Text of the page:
To Cut or to Raise: The Latest Fed Decision

With inflation stagnant from last month and consumer goods up 3.3% according to the latest CPI, the Federal Reserve’s Federal Open Market Committee again made the choice (for the seventh time) to leave the nominal interest rate unchanged, keeping it at a 23 year high of 5.50%. 

At the beginning of the year, the FOMC predicted three interest rate cuts, but with four meetings left before the end of the year—and two meetings before the November election—the chances of that happening are bleak, with the FOMC now only predicting only one cut before the end of the year. 

The most aggressive series of rate hikes in history ended in July 2023 when the committee held off on raising rates due to a litany of factors which consisted of 11 straight rate hikes over 15 months. Since the post-pandemic rate hikes began, the FOMC raised rates in March 2022 (+25 points), May 2022 (+50 points), June 2022 (+75 points), August 2022 (+75 points), September (+75 points), November 2022 (+75 points), December 2022 (+50 points), February 2023 (+50 points), March 2023 (+25 points), May 2023 (+25 points), June 2023 (+0 points), July (+25 points), September (+0 points), November (+0 points), December (+0 points), January 2024 (+0 points), March (+0 points), May (+0 points), and June (+0 points). This is equivalent to a rise of 5.00 percentage points in under two years. 

This string of rate hikes that have occurred since the pandemic has been necessary according to the FOMC to tamp down inflation, which reached a high of 9.1% in June 2022. While inflation has eased, it is still above the committee’s target rate of 2%. However, the Fed now predicts that inflation will not come down to their 2% target until sometime in 2026. 

The target rate now stands at 5.25-5.50%. The committee next convenes for its fifth meeting of 2024 on July 30-31. 

Commentary from the FOMC

“Recent indicators suggest that economic activity has continued to expand at a solid pace. Job gains have remained strong, and the unemployment rate has remained low. Inflation has eased over the past year but remains elevated. In recent months, there has been modest further progress toward the Committee’s 2% inflation objective.” 

“The Committee seeks to achieve maximum employment and inflation at the rate of 2% over the longer run. The Committee judges that the risks to achieving its employment and inflation goals have moved toward better balance over the past year. The economic outlook is uncertain, and the Committee remains highly attentive to inflation risks.” 

“In support of its goals, the Committee decided to maintain the target range for the federal funds rate at 5.25% to 5.50%. In considering any adjustments to the target range for the federal funds rate, the Committee will carefully assess incoming data, the evolving outlook, and the balance of risks. The Committee does not expect it will be appropriate to reduce the target range until it has gained greater confidence that inflation is moving sustainably toward 2%. In addition, the Committee will continue reducing its holdings of Treasury securities and agency debt and agency mortgage‑backed securities. The Committee is strongly committed to returning inflation to its 2% objective.” 

“In assessing the appropriate stance of monetary policy, the Committee will continue to monitor the implications of incoming information for the economic outlook. The Committee would be prepared to adjust the stance of monetary policy as appropriate if risks emerge that could impede the attainment of the Committee’s goals. The Committee’s assessments will take into account a wide range of information, including readings on labor market conditions, inflation pressures and inflation expectations, and financial and international developments.”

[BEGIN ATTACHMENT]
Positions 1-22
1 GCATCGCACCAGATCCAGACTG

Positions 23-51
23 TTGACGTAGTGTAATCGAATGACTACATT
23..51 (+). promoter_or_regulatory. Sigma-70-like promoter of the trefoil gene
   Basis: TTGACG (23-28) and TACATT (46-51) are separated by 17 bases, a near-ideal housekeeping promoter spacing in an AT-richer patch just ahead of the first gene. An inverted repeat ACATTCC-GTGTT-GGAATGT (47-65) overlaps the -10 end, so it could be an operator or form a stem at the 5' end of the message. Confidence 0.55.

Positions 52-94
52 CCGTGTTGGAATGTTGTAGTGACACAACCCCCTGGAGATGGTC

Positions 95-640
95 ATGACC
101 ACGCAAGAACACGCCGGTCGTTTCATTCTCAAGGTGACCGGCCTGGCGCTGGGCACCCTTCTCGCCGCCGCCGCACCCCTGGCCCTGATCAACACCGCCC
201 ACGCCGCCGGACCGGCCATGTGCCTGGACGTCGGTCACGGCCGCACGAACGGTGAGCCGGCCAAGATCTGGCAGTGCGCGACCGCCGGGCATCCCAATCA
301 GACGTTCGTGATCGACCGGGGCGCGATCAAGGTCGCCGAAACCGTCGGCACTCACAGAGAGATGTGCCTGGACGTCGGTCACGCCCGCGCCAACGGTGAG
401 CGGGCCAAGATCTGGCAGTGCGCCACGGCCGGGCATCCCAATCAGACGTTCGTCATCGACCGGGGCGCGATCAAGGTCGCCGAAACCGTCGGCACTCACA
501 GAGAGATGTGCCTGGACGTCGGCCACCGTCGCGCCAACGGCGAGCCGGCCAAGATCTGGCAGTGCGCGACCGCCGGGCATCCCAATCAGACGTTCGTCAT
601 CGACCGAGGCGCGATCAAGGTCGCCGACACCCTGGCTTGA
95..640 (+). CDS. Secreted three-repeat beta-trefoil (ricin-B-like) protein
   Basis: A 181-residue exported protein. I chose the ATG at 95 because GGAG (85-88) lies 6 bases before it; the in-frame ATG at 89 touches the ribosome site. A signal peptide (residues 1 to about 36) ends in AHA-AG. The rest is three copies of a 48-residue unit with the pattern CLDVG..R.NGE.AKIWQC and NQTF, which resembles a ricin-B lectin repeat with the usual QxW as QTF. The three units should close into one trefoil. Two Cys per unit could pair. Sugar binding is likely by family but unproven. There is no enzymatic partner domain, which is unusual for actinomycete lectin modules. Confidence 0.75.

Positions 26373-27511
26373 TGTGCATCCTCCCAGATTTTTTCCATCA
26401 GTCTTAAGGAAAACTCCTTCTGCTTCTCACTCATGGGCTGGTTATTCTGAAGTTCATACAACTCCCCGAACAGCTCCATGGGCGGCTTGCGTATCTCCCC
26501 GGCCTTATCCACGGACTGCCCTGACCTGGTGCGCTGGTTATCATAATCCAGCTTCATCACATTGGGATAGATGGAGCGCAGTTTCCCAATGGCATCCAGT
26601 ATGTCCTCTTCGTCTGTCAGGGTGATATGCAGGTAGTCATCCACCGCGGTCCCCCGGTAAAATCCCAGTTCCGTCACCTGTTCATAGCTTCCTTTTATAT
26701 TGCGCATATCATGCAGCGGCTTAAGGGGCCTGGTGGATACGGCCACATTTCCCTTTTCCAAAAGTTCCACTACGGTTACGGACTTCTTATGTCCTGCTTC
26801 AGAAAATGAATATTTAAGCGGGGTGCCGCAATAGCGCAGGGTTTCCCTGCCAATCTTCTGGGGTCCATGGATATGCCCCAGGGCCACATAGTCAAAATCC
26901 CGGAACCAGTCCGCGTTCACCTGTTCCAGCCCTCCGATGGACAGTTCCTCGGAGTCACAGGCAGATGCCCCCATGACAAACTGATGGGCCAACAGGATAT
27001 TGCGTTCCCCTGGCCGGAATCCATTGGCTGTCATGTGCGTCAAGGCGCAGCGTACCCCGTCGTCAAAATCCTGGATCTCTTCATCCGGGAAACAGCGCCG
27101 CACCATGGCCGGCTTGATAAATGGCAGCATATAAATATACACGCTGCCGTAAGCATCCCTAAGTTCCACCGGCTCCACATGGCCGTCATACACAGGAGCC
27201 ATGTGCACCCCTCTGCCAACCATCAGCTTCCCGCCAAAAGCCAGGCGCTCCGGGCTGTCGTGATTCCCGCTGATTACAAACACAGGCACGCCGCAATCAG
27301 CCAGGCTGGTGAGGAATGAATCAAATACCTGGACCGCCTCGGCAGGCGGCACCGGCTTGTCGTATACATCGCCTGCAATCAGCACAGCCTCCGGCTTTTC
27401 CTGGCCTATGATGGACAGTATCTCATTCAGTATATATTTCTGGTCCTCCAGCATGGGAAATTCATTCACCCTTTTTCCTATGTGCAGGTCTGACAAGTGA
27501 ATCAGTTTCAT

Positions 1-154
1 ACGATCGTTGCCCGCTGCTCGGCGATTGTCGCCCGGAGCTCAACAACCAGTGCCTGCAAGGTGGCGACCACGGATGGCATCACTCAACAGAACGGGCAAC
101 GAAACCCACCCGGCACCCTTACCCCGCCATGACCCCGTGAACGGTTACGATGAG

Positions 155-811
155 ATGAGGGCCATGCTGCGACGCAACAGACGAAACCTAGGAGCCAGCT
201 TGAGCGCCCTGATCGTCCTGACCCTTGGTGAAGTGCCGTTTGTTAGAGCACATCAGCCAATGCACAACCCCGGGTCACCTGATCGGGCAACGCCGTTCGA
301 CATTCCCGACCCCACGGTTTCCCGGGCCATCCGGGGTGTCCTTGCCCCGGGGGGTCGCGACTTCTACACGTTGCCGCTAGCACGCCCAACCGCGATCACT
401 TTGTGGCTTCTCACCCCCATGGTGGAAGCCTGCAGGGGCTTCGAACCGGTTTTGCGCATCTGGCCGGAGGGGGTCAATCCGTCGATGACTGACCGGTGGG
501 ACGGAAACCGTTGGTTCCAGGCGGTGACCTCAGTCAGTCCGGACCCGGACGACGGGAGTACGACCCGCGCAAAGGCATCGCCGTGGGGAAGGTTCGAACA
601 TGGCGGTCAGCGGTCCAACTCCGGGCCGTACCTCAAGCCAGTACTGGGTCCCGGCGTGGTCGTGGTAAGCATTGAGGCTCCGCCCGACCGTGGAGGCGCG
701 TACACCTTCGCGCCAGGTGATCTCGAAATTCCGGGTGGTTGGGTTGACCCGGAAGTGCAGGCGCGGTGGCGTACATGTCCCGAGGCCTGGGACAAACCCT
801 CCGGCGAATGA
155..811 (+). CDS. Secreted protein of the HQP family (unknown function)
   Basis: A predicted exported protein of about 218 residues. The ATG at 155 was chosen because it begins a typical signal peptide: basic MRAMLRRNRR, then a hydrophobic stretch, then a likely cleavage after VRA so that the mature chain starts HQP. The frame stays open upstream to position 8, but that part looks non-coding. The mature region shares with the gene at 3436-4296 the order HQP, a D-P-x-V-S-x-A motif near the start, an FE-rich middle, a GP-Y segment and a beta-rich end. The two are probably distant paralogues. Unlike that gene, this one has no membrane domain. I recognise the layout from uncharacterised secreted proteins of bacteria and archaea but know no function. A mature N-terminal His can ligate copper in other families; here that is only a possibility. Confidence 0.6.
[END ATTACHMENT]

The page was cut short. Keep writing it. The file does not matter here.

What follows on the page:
Voting for the monetary policy action were Jerome H. Powell, Chair; John C. Williams, Vice Chair; Thomas I. Barkin; Michael S. Barr; Raphael W. Bostic; Michelle W. Bowman; Lisa D. Cook; Mary C. Daly; Philip N. Jefferson; Adriana D. Kugler; Loretta J. Mester; and Christopher J. Waller. 

Commentary from industry leaders

Bright MLS Chief Economist Dr. Lisa Sturtevant had the following reaction to the announcement by the Federal Reserve Chair Jerome Powell:  

“Surprising no one, the Federal Reserve announced no change to interest rates today. But the Fed did reflect on this morning’s report from the Bureau of Labor Statistics, which showed that consumer prices were flat between April and May, providing good news that inflation is moving in the right direction.” 

“The Fed also released its economic forecasts, which show just one interest rate cut in 2024.” 

“The fact that the Fed scaled back the number of rate cuts from three to one is going to disappoint those who were hoping for a summer rate drop. Mortgage rates, which have remained higher for longer, will likely remain in the high sixes until later this year. Some homebuyers who have been sidelined by affordability challenges are going to wait until rates come down to buy. Increasingly, home sellers may have to do more negotiating to attract offers.” 

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Kyle G. Horst

Kyle G. Horst is a reporter for MortgagePoint. A graduate of the University of Texas at Tyler, he has worked for a number of daily, weekly, and monthly publications in South Dakota and Texas. With more than 10 years of experience in community journalism, he has won a number of state, national, and international awards for his writing and photography including best newspaper design by the Associated Press Managing Editors Group and the international iPhone photographer of the year by the iPhone Photography Awards. He most recently worked as editor of Community Impact Newspaper covering a number of Dallas-Ft. Worth communities on a hyperlocal level. Contact Kyle G. at
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